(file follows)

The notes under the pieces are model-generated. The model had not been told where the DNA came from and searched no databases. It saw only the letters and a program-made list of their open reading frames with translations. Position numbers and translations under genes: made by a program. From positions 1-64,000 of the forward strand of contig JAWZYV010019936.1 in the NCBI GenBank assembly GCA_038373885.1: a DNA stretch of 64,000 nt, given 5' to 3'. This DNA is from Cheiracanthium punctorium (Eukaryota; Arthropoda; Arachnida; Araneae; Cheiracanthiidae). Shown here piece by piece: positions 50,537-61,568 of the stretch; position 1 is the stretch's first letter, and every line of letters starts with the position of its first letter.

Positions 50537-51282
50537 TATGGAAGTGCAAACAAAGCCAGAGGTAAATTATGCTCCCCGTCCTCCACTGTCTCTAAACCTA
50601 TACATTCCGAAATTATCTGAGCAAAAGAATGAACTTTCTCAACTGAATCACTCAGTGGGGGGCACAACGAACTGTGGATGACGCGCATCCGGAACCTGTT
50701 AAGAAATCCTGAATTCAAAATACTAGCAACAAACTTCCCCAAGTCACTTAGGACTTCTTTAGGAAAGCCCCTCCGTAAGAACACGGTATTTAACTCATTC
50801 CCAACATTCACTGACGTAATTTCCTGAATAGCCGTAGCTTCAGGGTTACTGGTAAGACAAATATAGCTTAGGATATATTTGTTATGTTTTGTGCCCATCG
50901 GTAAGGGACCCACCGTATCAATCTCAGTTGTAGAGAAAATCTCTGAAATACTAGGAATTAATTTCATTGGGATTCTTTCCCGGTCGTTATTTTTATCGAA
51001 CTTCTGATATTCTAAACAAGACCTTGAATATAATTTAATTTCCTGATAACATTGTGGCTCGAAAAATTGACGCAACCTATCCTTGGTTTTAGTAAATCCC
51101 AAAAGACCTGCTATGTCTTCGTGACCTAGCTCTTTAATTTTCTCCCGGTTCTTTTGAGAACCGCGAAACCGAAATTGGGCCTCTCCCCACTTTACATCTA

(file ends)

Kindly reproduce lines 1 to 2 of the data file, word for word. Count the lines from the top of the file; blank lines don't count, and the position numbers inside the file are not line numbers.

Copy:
The notes under the pieces are model-generated. The model had not been told where the DNA came from and searched no databases. It saw only the letters and a program-made list of their open reading frames with translations. Position numbers and translations under genes: made by a program. From positions 1-64,000 of the forward strand of contig JAWZYV010019936.1 in the NCBI GenBank assembly GCA_038373885.1: a DNA stretch of 64,000 nt, given 5' to 3'. This DNA is from Cheiracanthium punctorium (Eukaryota; Arthropoda; Arachnida; Araneae; Cheiracanthiidae). Shown here piece by piece: positions 50,537-61,568 of the stretch; position 1 is the stretch's first letter, and every line of letters starts with the position of its first letter.

Positions 50537-51282